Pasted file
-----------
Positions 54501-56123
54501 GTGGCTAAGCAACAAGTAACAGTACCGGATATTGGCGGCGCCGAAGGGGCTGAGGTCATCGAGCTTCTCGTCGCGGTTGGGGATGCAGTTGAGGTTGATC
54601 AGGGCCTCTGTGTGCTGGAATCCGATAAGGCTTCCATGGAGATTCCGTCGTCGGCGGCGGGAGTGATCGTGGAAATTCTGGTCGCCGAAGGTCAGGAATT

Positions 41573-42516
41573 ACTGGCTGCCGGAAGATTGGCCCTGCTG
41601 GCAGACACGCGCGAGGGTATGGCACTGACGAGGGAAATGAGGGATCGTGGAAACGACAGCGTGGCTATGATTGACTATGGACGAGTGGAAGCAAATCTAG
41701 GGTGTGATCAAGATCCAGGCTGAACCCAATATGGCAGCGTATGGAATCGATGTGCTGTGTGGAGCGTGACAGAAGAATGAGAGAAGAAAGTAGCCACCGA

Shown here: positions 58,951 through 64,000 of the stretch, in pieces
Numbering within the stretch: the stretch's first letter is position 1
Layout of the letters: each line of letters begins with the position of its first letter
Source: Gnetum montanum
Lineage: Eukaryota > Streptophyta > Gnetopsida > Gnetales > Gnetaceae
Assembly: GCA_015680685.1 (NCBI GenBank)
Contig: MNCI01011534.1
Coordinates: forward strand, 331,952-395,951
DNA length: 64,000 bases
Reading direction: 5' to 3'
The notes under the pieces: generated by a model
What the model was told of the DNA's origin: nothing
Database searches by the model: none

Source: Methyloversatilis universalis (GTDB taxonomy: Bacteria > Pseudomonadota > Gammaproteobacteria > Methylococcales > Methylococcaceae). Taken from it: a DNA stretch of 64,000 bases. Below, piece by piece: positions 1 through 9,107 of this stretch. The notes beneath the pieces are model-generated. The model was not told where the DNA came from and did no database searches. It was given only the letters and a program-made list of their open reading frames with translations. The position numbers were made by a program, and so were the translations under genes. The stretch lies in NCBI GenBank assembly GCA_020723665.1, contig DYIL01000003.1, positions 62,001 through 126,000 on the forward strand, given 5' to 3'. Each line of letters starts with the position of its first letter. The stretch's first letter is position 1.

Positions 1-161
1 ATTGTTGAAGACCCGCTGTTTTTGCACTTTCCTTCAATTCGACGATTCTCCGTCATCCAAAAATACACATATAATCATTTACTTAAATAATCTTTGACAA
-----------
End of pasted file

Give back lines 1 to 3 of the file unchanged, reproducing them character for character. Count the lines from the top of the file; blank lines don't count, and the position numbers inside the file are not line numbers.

Positions 54501-56123
54501 GTGGCTAAGCAACAAGTAACAGTACCGGATATTGGCGGCGCCGAAGGGGCTGAGGTCATCGAGCTTCTCGTCGCGGTTGGGGATGCAGTTGAGGTTGATC
54601 AGGGCCTCTGTGTGCTGGAATCCGATAAGGCTTCCATGGAGATTCCGTCGTCGGCGGCGGGAGTGATCGTGGAAATTCTGGTCGCCGAAGGTCAGGAATT